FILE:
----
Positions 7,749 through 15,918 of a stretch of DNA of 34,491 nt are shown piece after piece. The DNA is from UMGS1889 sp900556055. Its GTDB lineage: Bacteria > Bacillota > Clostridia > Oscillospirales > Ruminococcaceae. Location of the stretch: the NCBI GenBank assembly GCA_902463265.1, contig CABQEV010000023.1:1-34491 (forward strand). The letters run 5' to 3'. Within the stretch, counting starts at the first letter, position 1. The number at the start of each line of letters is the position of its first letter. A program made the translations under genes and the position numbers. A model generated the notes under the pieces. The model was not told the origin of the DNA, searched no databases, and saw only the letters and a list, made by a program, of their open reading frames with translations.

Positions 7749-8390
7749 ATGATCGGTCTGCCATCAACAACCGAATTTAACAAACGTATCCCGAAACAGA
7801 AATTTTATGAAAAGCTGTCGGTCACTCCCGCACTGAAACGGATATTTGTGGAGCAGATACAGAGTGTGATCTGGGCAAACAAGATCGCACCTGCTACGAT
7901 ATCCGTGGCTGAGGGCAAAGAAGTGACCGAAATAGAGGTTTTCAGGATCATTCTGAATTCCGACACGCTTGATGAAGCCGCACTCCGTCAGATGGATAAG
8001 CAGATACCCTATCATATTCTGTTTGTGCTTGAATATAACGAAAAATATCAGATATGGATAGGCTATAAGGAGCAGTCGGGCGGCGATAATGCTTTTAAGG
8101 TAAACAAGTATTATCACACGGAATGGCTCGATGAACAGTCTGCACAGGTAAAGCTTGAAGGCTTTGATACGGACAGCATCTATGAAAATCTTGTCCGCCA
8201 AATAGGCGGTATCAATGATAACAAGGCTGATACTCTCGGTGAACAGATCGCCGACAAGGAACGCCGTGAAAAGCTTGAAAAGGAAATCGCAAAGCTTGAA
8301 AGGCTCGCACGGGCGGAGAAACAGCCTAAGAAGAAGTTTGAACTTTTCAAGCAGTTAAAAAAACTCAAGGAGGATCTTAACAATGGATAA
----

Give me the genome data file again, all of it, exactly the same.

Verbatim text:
Positions 7,749 through 15,918 of a stretch of DNA of 34,491 nt are shown piece after piece. The DNA is from UMGS1889 sp900556055. Its GTDB lineage: Bacteria > Bacillota > Clostridia > Oscillospirales > Ruminococcaceae. Location of the stretch: the NCBI GenBank assembly GCA_902463265.1, contig CABQEV010000023.1:1-34491 (forward strand). The letters run 5' to 3'. Within the stretch, counting starts at the first letter, position 1. The number at the start of each line of letters is the position of its first letter. A program made the translations under genes and the position numbers. A model generated the notes under the pieces. The model was not told the origin of the DNA, searched no databases, and saw only the letters and a list, made by a program, of their open reading frames with translations.

Positions 7749-8390
7749 ATGATCGGTCTGCCATCAACAACCGAATTTAACAAACGTATCCCGAAACAGA
7801 AATTTTATGAAAAGCTGTCGGTCACTCCCGCACTGAAACGGATATTTGTGGAGCAGATACAGAGTGTGATCTGGGCAAACAAGATCGCACCTGCTACGAT
7901 ATCCGTGGCTGAGGGCAAAGAAGTGACCGAAATAGAGGTTTTCAGGATCATTCTGAATTCCGACACGCTTGATGAAGCCGCACTCCGTCAGATGGATAAG
8001 CAGATACCCTATCATATTCTGTTTGTGCTTGAATATAACGAAAAATATCAGATATGGATAGGCTATAAGGAGCAGTCGGGCGGCGATAATGCTTTTAAGG
8101 TAAACAAGTATTATCACACGGAATGGCTCGATGAACAGTCTGCACAGGTAAAGCTTGAAGGCTTTGATACGGACAGCATCTATGAAAATCTTGTCCGCCA
8201 AATAGGCGGTATCAATGATAACAAGGCTGATACTCTCGGTGAACAGATCGCCGACAAGGAACGCCGTGAAAAGCTTGAAAAGGAAATCGCAAAGCTTGAA
8301 AGGCTCGCACGGGCGGAGAAACAGCCTAAGAAGAAGTTTGAACTTTTCAAGCAGTTAAAAAAACTCAAGGAGGATCTTAACAATGGATAA